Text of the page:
I began teaching Classical Dance to slum children in my vicinity a few years ago- these girls were given free remedial classes by an NGO called Nai Disha Educational and Cultural Society. Literally, under a big tree, I began this formal education in Bharatanatyam for a few young girls. From that day of shaky steps in an open maidan to the girls receiving formal and professional training in different styles of Classical Dance in professional dance schools-this project has come a long way. 10 of those girls have already been for three week projects to Poland to exchange their art forms with marginalized children from around the world. I am blown away by their confidence, their hard work and their enthusiasm to be ambassadors of their country. What is most remarkable though is the change in the attitudes of their families and their communities towards the girl child. Suddenly, she is seen to be of value, of something which is not a burden--she is a force for progress. I really want Sarvam to focus on growing this project en masse, so that the arts can literally seep down to the masses and not stay enmeshed in the classes. Else, these children only have access to today's unfortunate item songs from Bollywood. If music and lyrics be the food for the soul, Heaven Forbid, these girls are consuming utter rubbish! The Classical Arts provide a wholly different sheen to their minds, bodies and souls. I would urge our readers to help this project grow. Contact me for more information on how to do so.
4. Being a student of Political Science and having interned under Dr Shashi Tharoor's when he held office as Minister for External Affairs, has it been a conscious effort to advocate the benefits of 'soft power' as means to success in world politics. And do you feel the government recognizes this, and supports and promotes the Indian Classical Dances to their maximum capabilities?
Yes, from Dr. Tharoor, I first hand observed his passion for India's strength through her soft power. I also saw my Guru's conviction in her art form and the sway it held over foreign audiences. I realized we have SO much to offer the world through our spiritual wealth. Just see the proliferation of Yoga, Ayurveda and Meditation the world over. Our Classical Dance and Music needs that kind of patronage too- we have so many foreigners who come here to learn our art forms and also the Indian diaspora the world over is eagerly propagating and promoting these forms -sometimes more than us. What we DO NOT have is adequate government support-policies-and a support system for our arts or artistes. Young girls would rather aspire to be a Bollywood starlet than a full-time Classical Dancer. Only because she knows her worth and compensation will only be gauged by her cine presence (even if it’s questionable or doesn’t require skill). It is truly a sorry state of affairs-and IT NEEDS to change now.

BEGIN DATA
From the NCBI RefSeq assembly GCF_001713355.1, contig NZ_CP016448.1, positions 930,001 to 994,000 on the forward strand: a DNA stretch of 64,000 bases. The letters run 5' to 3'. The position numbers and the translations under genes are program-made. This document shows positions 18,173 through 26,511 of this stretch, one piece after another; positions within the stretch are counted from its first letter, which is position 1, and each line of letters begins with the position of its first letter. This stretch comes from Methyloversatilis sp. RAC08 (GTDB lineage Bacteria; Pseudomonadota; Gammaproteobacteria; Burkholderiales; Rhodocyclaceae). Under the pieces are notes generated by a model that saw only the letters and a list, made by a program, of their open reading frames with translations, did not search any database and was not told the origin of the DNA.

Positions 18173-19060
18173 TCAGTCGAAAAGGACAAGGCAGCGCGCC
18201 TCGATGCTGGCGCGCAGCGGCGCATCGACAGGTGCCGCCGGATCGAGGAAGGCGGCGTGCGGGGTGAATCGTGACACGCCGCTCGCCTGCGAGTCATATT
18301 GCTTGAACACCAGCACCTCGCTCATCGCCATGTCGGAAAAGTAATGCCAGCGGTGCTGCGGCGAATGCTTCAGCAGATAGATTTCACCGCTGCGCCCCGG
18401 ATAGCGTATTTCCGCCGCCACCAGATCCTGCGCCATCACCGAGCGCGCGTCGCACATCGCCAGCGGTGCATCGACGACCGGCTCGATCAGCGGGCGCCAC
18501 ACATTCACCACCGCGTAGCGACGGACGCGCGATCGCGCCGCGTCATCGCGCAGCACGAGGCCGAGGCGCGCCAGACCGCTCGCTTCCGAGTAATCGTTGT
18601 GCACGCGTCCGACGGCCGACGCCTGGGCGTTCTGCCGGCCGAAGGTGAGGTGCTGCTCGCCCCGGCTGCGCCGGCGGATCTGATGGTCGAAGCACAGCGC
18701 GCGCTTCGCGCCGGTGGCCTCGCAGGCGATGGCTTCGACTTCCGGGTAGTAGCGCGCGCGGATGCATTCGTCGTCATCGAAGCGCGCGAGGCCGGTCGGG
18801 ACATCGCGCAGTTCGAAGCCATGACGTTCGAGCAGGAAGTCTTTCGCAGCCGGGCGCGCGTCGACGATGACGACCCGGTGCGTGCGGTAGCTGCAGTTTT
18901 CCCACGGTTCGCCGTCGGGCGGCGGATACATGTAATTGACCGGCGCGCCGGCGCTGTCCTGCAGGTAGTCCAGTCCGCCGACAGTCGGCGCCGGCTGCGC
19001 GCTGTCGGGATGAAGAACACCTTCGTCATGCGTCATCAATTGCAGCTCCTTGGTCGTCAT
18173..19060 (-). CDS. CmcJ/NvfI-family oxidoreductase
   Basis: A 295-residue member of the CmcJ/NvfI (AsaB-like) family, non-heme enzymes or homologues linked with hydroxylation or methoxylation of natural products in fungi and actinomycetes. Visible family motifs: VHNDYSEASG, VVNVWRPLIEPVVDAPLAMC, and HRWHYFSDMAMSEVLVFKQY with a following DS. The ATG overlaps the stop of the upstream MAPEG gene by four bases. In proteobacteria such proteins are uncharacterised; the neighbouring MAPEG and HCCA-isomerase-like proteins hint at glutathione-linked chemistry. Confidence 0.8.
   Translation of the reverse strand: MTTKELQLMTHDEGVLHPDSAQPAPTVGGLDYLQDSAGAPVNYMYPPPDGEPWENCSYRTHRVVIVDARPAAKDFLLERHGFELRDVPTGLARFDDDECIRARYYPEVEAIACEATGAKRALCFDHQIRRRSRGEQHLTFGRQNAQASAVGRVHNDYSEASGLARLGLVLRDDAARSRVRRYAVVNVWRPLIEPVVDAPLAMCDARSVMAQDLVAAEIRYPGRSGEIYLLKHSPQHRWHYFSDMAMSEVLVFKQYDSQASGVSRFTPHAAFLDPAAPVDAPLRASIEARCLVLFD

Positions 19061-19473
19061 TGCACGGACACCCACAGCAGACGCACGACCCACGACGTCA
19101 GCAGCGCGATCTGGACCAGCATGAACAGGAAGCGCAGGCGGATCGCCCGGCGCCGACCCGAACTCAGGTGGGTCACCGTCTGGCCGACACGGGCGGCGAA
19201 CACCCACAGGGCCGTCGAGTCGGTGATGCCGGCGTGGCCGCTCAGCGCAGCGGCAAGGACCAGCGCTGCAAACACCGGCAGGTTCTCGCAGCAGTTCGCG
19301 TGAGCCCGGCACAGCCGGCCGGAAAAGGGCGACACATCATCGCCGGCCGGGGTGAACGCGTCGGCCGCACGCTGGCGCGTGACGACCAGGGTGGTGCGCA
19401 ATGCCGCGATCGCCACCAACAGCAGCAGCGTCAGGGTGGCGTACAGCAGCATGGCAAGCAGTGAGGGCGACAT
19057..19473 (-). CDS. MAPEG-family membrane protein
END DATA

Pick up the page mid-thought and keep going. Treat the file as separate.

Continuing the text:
5. What do you think the future holds for Performing Arts in India? Any words of wisdom for the many aspiring dancers across the world?
Thankfully, the power and sway of our ancient art forms is too strong and too sacred to die out. They can’t become extinct, that is impossible on many levels--
1) their sheer beauty and intrigue will capture the minds and hearts of many
2) the demand for soul experiences around the world and here has only grown-and our arts fill help plug in the gap
3) technology is a big boon in the dissemination of teaching methodology, propagation of these forms-and more. It will only grow.
4) the affluence of the Indian diaspora and also the middle classes in this country, and its consequent disposable income for arts and sports.
I think the future for the arts will hold strong. However what needs to be helped is the relative growth of the arts in comparison to other avenues of soft power- and this is what we need to help accelerate, so that the Classical Arts can impact many more individuals than it might, if it is left to just be.
Thank you Nehha, for your time and your beautiful insights into the Indian Classical Art form. Keep up the amazing work with Sarvam and continue to inspire millions.